From September 2020 on bi’bak will embark on a cinema experiment at Haus der Statistik.
SİNEMA TRANSTOPIA explores cinema as a space for social discourse, a place for exchange and solidarity. SİNEMA TRANSTOPIA brings together diverse social communities, links geographically distant and nearby places, the past, present and future, and decentres an eurocentric view through transnational, (post-) migrant and postcolonial perspectives. SİNEMA TRANSTOPIA is a transtopia, a place where “cross-border ties and connections converge, are reinterpreted and condense into everyday contexts” (Erol Yıldız). As part of the pioneering urban policy Initiative Haus der Statistik, the cinema experiment bridges the gap between everyday urban practices and film to create an alternative art form that connects different social perspectives.
SİNEMA TRANSTOPIA is funded by Haupstadtkulturfonds, Conrad Stiftung and the Programm NEUSTART KULTUR
bi'bakino is a curated film program that focuses on transnational narratives, migration and mobility discourses in film and seeks to stimulate differentiated discussions and changes of perspective. The program highlights films from outside Europe that have often not been shown in Berlin before, as well as archive excavations and rediscoveries. Following the film screenings, moderated discussions take place with filmmakers and experts.
Past event series can be found in the archive.
Historically, the main routes of the Silk Road connected China with Central and West Asia, up to North Africa. These cross-borders exchanges went beyond the economic transfer of goods, transporting and thus influencing the cultures along with it too.
The film series How Can We See (each other)? searches beyond eurocentrism for (pop)cultural, social and political connections of an “East-East referencing” and takes a look at transcultural relations among these regions. By pairing filmmakers from different areas, we hope to create a form of transnational dialogue between artists and filmmakers. From Hong Kong to Cairo, Urumchi to Kobanê, and Beijing to a small village in Morocco, the films performatively cross gender boundaries and national affiliations. Through "cultural drag", reenactments and other transgressive strategies, the films open up a space in which cultural identity can be conceptualised in new ways, beyond questions of potential differences and commonalities. The programme contributes to an understanding of a political resistance that equally reflects the power of cultural, national, ethnic and gender categories and imagines their dissolution.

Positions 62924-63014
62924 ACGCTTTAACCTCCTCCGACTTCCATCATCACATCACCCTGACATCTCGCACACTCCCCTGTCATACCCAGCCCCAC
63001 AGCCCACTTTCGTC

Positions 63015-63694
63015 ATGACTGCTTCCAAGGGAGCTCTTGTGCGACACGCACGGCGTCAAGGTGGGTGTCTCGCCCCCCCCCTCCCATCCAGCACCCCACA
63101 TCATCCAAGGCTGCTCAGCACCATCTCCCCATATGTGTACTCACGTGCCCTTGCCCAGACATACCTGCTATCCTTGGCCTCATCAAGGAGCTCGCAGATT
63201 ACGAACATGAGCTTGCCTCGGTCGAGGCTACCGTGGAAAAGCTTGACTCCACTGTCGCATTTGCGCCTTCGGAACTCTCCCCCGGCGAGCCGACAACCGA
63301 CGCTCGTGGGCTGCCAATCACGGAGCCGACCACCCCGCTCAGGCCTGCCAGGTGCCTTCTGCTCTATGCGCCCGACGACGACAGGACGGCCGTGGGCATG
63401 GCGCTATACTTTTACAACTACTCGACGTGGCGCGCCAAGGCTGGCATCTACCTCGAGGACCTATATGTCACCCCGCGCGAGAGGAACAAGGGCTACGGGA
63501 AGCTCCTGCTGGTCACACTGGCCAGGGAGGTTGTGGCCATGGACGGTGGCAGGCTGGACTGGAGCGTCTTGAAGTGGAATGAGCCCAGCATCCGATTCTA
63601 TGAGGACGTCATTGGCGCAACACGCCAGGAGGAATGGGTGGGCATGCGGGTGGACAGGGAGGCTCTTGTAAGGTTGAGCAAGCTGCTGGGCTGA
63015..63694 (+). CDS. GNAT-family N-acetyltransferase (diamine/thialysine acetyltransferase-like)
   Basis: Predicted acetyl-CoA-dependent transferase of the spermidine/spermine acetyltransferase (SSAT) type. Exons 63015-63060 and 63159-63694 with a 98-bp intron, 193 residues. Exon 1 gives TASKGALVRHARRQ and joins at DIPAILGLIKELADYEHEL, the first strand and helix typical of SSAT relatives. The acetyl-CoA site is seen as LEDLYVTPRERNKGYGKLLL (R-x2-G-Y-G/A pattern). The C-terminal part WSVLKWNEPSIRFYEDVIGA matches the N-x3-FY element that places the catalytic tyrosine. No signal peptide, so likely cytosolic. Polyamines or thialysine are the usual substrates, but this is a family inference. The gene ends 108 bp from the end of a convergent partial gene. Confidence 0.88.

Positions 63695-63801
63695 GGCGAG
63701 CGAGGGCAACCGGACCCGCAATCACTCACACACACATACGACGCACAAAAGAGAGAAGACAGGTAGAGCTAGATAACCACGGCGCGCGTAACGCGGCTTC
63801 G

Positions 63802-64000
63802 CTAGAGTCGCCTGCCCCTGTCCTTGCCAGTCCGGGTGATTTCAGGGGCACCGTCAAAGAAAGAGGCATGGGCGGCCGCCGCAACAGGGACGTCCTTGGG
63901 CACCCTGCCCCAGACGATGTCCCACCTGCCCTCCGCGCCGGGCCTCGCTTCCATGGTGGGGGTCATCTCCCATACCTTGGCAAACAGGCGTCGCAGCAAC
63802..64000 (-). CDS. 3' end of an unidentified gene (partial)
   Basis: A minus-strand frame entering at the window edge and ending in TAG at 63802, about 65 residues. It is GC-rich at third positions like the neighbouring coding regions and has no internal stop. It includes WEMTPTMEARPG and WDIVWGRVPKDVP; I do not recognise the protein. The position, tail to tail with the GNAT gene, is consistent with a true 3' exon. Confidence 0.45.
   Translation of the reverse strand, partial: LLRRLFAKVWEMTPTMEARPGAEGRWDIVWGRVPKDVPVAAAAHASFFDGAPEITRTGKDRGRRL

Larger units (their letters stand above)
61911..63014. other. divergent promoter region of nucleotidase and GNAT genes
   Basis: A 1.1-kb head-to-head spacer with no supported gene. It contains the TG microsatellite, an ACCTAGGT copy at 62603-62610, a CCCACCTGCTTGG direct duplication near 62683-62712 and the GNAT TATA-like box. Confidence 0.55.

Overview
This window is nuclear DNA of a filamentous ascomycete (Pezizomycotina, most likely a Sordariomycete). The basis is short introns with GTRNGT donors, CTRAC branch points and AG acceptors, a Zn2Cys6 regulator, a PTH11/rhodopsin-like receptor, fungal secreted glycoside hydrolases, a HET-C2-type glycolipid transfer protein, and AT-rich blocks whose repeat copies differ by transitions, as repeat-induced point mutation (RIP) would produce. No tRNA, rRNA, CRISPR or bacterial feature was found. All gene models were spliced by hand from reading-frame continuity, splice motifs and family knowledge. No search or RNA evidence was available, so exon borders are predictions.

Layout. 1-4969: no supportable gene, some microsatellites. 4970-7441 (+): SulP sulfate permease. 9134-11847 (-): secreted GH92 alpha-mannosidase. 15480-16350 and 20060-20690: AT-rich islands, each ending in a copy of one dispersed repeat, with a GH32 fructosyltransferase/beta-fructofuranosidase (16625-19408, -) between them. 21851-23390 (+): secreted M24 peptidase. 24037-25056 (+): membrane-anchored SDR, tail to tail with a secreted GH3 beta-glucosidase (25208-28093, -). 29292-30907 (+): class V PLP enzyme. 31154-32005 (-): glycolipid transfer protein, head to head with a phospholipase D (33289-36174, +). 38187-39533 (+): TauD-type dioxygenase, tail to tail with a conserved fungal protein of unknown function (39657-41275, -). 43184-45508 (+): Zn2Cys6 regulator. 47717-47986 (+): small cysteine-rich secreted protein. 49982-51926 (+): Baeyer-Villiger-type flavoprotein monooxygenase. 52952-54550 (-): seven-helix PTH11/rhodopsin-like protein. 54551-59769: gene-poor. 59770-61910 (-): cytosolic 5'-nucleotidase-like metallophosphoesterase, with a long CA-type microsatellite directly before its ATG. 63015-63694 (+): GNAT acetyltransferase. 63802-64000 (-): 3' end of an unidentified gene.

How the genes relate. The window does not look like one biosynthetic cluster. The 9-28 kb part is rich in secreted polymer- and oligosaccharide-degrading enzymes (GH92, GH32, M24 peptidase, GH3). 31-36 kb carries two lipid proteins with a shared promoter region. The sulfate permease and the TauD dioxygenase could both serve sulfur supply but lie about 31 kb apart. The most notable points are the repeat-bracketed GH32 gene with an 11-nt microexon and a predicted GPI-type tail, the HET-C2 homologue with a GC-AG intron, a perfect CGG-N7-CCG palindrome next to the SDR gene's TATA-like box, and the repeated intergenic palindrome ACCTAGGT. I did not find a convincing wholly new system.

Funded by Hauptstadt Kulturfonds
Wir für Hongkong
Kurdish Film Festival Berlin
Times Art Center
Videoart at Midnight
Popo Fan, born 1985, is a Berlin-based Chinese diaspora filmmaker, curator and writer. His films include queer activism documentaries and scripted, sex-positive shorts. For more than a decade, he has organized the Beijing Queer Film Festival and founded the Queer University Video Training Camp in China. In 2019 he curated film series “More Than A Midnight Rainbow” about Chinese-made and Chinese-speaking queer films at bi’bak.
谈身体 Talk About Body
Tao Hui, China 2013, 4 Min.
德黑兰的黄昏 The Dusk of Tehran
Tao Hui, China 2014, 4 Min.
演技教程 The Acting Tutorial
Tao Hui, China 2015, 19 Min.
我们共同的形象 Joint Images
Tao Hui, China 2016, 15 Min.
Wa Waila (Oh Torment)
Monira Al Qadiri, Kuwait 2008, 10 Min.
Rumors of Affluence
Monira Al Qadiri, Kuwait 2012, 4 Min.
Abu Athiyya (Father of Pain)
Monira Al Qadiri, Kuwait 2013, 6 Min.
Monira Al Qadiri, Kuwait 2014, 8 Min.